Gum inflammation due to teeth whitening:
Both older and younger people can undergo teeth whitening. This is to lighten the color of the dentes (i.e. teeth). Despite increasing popularity of bleaching (i.e. teeth whitening), this method has certain adverse effects on teeth, oral mucosa and restorative materials, such as irritation of gingiva (i.e. gum irritation). These local side effects are related to the technique used by the practitioner and the concentration of the tooth whitening agent. In most cases, the gingival irritation caused by bleaching is short-lived and heals as soon as the patient discontinues the use of the bleaching agent. In addition to over-the-counter self-application methods that are available on the market, medical professionals offer several types of teeth whitening treatments:
- In-office whitening: the whitening agent is applied directly to the affected teeth by the treating person and remains on that area for a specific period of time under the control of the dentist, according to the application instructions.
- Home bleaching: An individual plastic tray is made for the patient. The bleaching agent is then applied to the tray at home and checked weekly by the dentist.
- Internal bleaching: In this method, root-treated teeth are whitened by means of peroxide-containing inlays inside the teeth. The applied gel remains in the tooth for several days.
Studies have shown that gum irritation is more common with in-office bleaching, although home bleaching using over-the-counter products can also cause such irritation - but there is no evidence of long-term effects of irritation. Despite the use of teeth whitening products by formally trained dentists, some amount of gingival irritation is inevitable. Gingival irritation is one of the chemical burns caused by the hydrogen peroxide contained in tooth whitening products. An active ingredient for the treatment of irritation caused by this is not yet available.
Bee miracle propolis:
Propolis is a resinous material that bees collect from various plant species. It is said to have antibiotic, antiviral and antifungal properties and is used in folk medicine, especially in Europe. It is also used in the Middle East as a traditional treatment for oral inflammation such as stomatitis ( i.e. inflammation of the oral mucosa). Propolis extract contains a variety of constituents, such as flavonoids and phenolic acids. In particular, the flavonoid pinocembrin isthought to be responsible for inhibiting oral mucosal infection by Candida fungi and caries-causing streptococci (i.e. bacteria). Such flavonoids are thought to be the main ingredient for the anti-inflammatory effects of propolis.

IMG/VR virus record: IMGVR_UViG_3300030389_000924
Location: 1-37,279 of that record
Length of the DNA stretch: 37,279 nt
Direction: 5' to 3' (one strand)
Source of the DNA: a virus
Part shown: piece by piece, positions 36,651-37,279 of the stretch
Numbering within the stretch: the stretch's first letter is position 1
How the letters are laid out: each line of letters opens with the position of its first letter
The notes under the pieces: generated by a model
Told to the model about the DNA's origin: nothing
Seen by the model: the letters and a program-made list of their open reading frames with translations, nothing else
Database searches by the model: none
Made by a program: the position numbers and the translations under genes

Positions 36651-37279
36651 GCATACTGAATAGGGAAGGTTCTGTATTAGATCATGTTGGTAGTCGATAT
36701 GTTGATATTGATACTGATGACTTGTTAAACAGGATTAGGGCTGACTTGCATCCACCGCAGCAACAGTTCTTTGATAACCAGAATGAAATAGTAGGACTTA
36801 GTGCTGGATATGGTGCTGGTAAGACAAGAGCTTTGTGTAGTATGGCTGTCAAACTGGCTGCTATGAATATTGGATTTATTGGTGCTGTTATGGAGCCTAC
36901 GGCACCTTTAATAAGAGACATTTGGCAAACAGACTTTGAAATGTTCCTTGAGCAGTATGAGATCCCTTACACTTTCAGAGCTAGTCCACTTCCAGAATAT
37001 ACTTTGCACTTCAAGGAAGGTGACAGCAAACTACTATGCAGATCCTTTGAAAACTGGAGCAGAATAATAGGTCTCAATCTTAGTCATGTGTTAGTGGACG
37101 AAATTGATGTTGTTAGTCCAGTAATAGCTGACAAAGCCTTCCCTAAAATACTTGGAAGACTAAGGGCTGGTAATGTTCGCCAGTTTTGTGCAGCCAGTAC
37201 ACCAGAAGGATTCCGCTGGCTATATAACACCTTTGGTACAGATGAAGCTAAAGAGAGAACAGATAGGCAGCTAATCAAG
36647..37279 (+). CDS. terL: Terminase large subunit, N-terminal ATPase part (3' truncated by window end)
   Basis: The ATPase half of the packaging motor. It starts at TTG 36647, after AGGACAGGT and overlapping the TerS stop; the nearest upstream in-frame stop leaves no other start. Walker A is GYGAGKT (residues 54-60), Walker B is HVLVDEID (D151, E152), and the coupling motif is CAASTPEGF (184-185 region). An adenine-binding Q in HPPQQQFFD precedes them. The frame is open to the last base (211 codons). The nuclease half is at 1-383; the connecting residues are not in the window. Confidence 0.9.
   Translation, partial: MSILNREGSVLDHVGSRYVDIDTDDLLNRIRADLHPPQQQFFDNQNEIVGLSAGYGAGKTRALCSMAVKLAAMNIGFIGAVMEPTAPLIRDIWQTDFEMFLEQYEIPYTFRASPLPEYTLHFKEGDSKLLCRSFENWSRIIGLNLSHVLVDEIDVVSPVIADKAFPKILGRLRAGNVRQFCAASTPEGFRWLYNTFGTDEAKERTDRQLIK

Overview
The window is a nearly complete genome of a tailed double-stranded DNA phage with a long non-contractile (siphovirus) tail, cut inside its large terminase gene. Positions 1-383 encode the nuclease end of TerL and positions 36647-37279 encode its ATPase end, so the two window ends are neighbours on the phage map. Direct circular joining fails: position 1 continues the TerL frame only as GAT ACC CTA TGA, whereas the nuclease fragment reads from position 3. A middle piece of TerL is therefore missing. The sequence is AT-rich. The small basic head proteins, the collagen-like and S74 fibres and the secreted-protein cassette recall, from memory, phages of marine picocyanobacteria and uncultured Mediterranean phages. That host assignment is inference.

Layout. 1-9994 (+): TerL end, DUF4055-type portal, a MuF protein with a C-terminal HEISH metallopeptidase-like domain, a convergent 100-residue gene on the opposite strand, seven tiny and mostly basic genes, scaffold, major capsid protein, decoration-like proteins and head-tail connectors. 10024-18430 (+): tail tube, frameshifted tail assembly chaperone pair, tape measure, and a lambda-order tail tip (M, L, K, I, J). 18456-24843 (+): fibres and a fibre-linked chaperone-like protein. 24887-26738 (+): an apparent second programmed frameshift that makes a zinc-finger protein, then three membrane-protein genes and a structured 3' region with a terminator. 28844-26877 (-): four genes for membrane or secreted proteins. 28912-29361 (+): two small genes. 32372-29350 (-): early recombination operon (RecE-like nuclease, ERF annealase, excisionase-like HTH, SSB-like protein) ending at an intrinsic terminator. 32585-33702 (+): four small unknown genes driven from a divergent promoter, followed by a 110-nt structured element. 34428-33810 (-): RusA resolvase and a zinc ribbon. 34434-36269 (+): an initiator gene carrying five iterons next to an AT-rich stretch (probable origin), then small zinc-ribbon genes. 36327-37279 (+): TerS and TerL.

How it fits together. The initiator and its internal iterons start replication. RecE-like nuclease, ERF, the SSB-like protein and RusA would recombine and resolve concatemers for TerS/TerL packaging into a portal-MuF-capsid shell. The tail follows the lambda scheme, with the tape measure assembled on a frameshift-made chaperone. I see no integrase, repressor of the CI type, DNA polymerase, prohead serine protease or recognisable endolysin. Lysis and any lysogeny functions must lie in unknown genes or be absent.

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Here, the study published in the Journal of Oral Biosciences in March 2021 examined the effects of propolis on experimentally induced gum irritation in young and old mice. The propolis effect on younger and older human gingival fibroblast cultures stimulated in hydrogen peroxide was also investigated. Fibroblasts are resident, specific cells responsible for building connective tissue and healing wounds.
Mice were kept in a climate-controlled, closely monitored room at the National Center for Geriatrics and Gerontology in Japan and fed with laboratory pellets and water ad libitum. The study was conducted in accordance with the current version of the Law on Animal Welfare and Husbandry in Japan.
In the study, gum irritation caused by mild burn injuries to the oral mucosa was mimicked in 10-week-old and 18-month-old mice. Subsequently, propolis ointment was administered to the burn area immediately afterwards. After one day, oral mucosa was collected to determine the efficacy of propolis by a hematoxylin and eosin staining procedure (i.e., facilitates the diagnosis of pathological changes) and by real-time polymerase chain reaction, or PCR (i.e., to study the genetic material). The mice were divided into three groups:
- Control group with four mice
- Irritation group with six mice
- Propolis and irritation group with six mice
In the two irritation groups, a 2.5% propolis ointment was applied to the oral mucosa of the upper palate under anesthetic effect immediately after the five-second heat treatment. Already on the first day, the treatment induced gingival irritation, which was visually assessed. The control group was anesthetized with pentobarbital sodium, and the mice were not subjected to heat treatment. The body weight of the mice was measured throughout the experimental period.
Possible propolis effect:
Oral mucosa with irritation was discolored white when analyzed. Twenty-four hours after heat treatment, the total area of white color change, ulceration, and detachment of the top cell layer (i.e., epidermis) was measured in each study group.
External application of propolis ointment thereby reduced the invasion of pro-inflammatory cells at irritated sites and promoted repair of the uppermost oral mucosal layer in young and old mice. Human gingival fibroblasts also showed improvements in irritation. Application of propolis ointment immediately after heat treatment resulted in disappearance of white color change in the oral mucosa, healing of the uppermost mucosal layer and significant reduction in the area of injury in mice of both age groups.
Due to wound healing properties by supporting epithelial growth in oral mucosa and attenuating effect on burn sites, externally applied propolis could possess anti-inflammatory and wound healing effects. Since heat treatment has been used as a substitute for hydrogen peroxide-induced oral mucosal irritation, treatment with propolis could potentially be effective for gingival irritation caused by tooth whitening. Widespread clinical use of propolis in tooth whitening methods is a possible future possibility if further research further investigates the inflammatory factors and effects of propolis.